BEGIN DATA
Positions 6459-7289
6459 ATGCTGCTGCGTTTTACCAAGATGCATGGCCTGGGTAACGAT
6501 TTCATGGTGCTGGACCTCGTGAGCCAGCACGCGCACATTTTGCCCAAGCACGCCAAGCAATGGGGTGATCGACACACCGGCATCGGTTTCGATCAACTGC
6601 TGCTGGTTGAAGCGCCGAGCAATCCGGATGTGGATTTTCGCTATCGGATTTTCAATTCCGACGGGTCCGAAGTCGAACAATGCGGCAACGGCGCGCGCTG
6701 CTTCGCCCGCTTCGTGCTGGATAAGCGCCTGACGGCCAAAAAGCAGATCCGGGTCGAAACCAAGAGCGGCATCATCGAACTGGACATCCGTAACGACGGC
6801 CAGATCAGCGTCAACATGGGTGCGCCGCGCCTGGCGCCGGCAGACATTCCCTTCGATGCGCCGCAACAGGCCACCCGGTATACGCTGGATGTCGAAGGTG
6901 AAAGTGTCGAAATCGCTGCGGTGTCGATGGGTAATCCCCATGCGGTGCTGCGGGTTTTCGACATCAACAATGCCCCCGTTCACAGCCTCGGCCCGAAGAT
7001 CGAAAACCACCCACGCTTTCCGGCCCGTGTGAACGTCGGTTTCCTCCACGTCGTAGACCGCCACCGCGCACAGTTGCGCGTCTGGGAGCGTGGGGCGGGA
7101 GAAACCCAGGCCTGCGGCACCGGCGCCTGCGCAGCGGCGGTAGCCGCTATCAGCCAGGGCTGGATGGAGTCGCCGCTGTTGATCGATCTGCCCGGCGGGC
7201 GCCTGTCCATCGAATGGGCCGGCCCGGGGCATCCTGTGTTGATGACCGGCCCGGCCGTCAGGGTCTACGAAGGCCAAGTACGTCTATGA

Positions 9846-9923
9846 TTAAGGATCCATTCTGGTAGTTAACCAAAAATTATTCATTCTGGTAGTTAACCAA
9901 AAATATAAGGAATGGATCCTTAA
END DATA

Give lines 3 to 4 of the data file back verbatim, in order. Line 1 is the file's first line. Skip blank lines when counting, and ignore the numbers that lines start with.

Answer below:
6501 TTCATGGTGCTGGACCTCGTGAGCCAGCACGCGCACATTTTGCCCAAGCACGCCAAGCAATGGGGTGATCGACACACCGGCATCGGTTTCGATCAACTGC
6601 TGCTGGTTGAAGCGCCGAGCAATCCGGATGTGGATTTTCGCTATCGGATTTTCAATTCCGACGGGTCCGAAGTCGAACAATGCGGCAACGGCGCGCGCTG